Last week we explored an historic home with a bit of a mystery. 1004 Audubon in Grosse Pointe Park was completed in 1918, for Detroit Judge P. J. M. Hally. The original address of the property was 16213 E. Jefferson; however, the home underwent a change of address when part of the lot was sold in 1962. As for the mystery, well, that would be who designed it.

This week we would like to introduce you to the architect Norval Wardrop, a respected architect in Detroit at the beginning of the 20th Century. Aside from creating fine homes for prestigious clients, Wardrop, throughout his career, was also associated with designing commercial buildings such as factories and was heavily involved with making improvements/additions to churches, schools, hospitals, stores, warehouses, and hotels. During the early 1900’s it appears Norval Wardrop was associated/in partnership with Gordon W. Lloyd along with marine architect Louis Keil. It was also a period when he was hired for many projects, including:

  •  An edifice for St. Mark’s English Lutheran Church – October 1899 (image: Detroit Free Press, October 1899)

  •        Residence for George E. Currie, 1582 Cadillac Boulevard – 1899 (image courtesy of

  •        Residence for George E. Currie, 1614 Cadillac Boulevard – 1899 (image courtesy of

  •        Residence for George E. Currie, 1564 Cadillac Boulevard – 1899-1900 (image courtesy of

  •        Residence for George E. Currie, 1574 Cadillac Boulevard - 1901 (image courtesy of

In total it is reported Wardrop designed six fine homes for contractor, George E. Currie on the same block of Cadillac Boulevard. One of the properties, completed in 1900 (possibly 1564 Cadillac Boulevard, cost $9,000 (around $326,000 today). Other projects include:

  •        655 Cadillac Boulevard - 1900
  •        Four-story manufacturing building for the Pioneer Woolen Mills Company – March 1903 (image: Detroit Free Press, March 1903)

  •        Extensive improvements to the Wayne Hotel, including enlargement of the café, a new entrance on Third Street, and a ladies-parlor on the second floor – March 1903
  •        Remodel of the Central high school building of Windsor, fitting it up for a courthouse – March 1903
  •        Residence for Dr. E. M. Houghton, 680 Longfellow Avenue in Boston Edison
  •        Two-story paint shop and barn – March 1903
  •        Residence for Christian Weidemann, 269 Erskine, Brush Park – 1905
  •        1362 Cadillac Boulevard - 1905
  •        Residence for Dr. Francis H. Greusel, located at 943 West Boston Boulevard. An interesting feature of this house was a glass enclosed, steam heated sun porch – September 1915 (image: Detroit Free Press, September 1915).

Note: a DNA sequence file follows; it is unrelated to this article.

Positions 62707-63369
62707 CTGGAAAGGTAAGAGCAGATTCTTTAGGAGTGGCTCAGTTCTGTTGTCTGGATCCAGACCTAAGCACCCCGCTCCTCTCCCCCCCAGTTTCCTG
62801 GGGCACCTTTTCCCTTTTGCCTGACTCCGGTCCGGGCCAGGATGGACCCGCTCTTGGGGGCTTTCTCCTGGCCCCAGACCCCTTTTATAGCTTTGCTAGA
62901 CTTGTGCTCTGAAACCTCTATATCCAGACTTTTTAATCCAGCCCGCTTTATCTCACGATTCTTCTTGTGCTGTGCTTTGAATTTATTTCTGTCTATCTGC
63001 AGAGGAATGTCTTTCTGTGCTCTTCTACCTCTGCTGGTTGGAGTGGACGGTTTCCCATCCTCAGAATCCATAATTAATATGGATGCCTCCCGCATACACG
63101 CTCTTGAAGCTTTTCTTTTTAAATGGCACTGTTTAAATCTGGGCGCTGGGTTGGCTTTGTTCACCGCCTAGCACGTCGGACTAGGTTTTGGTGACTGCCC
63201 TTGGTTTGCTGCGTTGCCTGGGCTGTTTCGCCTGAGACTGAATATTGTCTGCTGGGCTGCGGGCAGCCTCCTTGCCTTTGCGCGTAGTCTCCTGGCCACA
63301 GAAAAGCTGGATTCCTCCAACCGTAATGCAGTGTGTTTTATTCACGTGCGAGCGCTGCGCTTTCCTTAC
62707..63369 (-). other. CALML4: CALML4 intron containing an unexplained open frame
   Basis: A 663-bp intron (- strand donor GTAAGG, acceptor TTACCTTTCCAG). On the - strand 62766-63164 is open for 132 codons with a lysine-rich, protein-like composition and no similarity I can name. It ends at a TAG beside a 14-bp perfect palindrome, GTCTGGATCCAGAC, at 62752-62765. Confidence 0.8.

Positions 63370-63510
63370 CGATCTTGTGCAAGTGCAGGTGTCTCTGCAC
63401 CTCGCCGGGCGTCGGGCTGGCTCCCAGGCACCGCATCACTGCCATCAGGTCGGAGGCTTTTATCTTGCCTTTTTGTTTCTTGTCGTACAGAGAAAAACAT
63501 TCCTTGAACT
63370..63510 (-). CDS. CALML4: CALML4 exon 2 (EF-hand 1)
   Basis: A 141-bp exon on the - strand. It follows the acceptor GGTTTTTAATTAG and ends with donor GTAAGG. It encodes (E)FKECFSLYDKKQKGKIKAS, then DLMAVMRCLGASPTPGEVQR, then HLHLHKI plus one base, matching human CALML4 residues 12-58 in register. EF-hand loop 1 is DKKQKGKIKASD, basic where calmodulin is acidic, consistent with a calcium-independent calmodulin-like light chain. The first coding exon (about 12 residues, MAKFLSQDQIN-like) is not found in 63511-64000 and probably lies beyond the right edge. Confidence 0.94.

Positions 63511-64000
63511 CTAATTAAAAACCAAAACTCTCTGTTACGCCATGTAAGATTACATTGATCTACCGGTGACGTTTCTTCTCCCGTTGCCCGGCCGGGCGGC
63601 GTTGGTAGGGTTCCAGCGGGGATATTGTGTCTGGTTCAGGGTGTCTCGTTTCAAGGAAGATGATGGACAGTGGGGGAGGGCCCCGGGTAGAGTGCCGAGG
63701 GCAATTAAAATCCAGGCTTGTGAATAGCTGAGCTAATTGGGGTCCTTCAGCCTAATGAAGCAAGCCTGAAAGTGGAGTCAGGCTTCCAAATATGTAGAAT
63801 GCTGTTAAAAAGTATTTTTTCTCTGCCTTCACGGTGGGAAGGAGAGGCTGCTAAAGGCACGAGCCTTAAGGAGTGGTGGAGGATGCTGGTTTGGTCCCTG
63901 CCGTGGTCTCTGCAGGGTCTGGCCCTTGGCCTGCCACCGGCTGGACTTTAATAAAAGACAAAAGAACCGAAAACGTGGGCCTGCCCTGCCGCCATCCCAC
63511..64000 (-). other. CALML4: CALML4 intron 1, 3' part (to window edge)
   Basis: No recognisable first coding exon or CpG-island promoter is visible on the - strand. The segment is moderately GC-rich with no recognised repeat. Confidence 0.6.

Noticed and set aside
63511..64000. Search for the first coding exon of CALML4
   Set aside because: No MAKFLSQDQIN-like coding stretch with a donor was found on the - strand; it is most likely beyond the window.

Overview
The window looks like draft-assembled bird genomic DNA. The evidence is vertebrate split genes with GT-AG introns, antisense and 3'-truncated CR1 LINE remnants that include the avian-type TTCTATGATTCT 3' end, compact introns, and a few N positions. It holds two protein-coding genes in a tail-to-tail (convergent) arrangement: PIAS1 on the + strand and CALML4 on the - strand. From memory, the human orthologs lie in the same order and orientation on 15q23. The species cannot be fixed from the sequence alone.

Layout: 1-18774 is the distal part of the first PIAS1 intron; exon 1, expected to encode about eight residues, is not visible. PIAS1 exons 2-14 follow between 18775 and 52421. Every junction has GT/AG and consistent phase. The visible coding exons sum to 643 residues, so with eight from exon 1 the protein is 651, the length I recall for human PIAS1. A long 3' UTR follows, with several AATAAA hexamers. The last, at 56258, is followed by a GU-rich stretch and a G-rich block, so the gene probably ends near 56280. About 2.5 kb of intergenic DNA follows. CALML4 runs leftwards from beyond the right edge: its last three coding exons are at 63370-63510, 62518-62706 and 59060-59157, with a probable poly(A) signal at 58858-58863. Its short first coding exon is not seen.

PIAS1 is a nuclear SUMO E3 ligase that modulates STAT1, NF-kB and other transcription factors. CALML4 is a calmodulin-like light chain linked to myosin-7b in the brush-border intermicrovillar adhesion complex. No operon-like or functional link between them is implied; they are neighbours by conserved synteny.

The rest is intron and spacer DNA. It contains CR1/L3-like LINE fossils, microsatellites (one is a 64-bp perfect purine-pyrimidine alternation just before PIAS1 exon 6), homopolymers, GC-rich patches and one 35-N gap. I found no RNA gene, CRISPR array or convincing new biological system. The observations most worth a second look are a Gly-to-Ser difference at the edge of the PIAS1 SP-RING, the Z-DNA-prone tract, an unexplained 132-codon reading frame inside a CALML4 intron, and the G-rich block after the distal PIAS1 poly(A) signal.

Here in Grosse Pointe, we were only able to locate two projects by Norval Wardrop. The first, in January 1900, was plans to enlarge and remodel the summer residence of Albert L. Stephens in Grosse Pointe (now razed, address not known). Mr. Stephens summer residence existed prior to his year-round home (81 Lake Shore) being built in 1904, designed by Albert Kahn. Wardrop’s second project is a widely recognized home located in Grosse Pointe City – 319 Lincoln designed for Harold D. Baker and his wife Margaret, built 1912-1913.

319 Lincoln is a 3,496 sq ft Arts & Crafts style home, arguably one of the finest examples of this architectural approach in the community. The Arts & Crafts style originated in England in the mid-19th century and became popular to America around the beginning of the 20th century. The term "Arts and Crafts" refers to a broader social movement that encompasses not just architecture, but also interior design, textiles, fine art, and more. Key elements to the exterior of a home in this architectural approach include a low-pitched roof with wide, unenclosed eave overhangs, while the windows are typically made up of smaller panes and set in multiple assemblies. Some homes such as 319 Lincoln are finished in a light stucco accented with dark woodwork on the main entrance and around the windows.

The property features a 15’ x 14’ sq ft foyer, a 20’ x 15’ sq ft living room, a large 14’ x 12’ sq ft library, and a 11’ x 11’ sq ft screened terrace – it is apparent the terrace, located on the right hand side of the residence, was formerly a porte cochere, when the property was first completed - traditionally, a porte cochere provided a covered place for vehicles to stop thus allowing passengers to be protected from the weather as they entered the home. It also allowed a vehicle to pass from the street to an interior courtyard – a feature of many 18th and 19th century mansions and public buildings in Europe. The main floor had six bedrooms in total, the two larger bedrooms had access to the balcony (located over the front entrance). Meanwhile, the two smaller ones, located next to the service stairs, were for the maids.

Despite being a prominent architect and working on many prestigious projects in the City of Detroit locating information on Norval Wardrop, personal or professional, has proved difficult. What we do know is that he made a lasting impact to the architectural scene and amongst other things was particularly skilled at creating fine homes for wealthy families at the turn of the century.


*Photos courtesy of the Higbie Maxon Agney archives unless stated.
** Research, information, and data sources are deemed reliable, but accuracy cannot be fully guaranteed.

Written by Katie Doelle
Copyright © 2023 Higbie Maxon Agney & Katie Doelle

If you have a home, building or street you would like us to profile please contact Higbie Maxon Agney – - we will try and feature the property.

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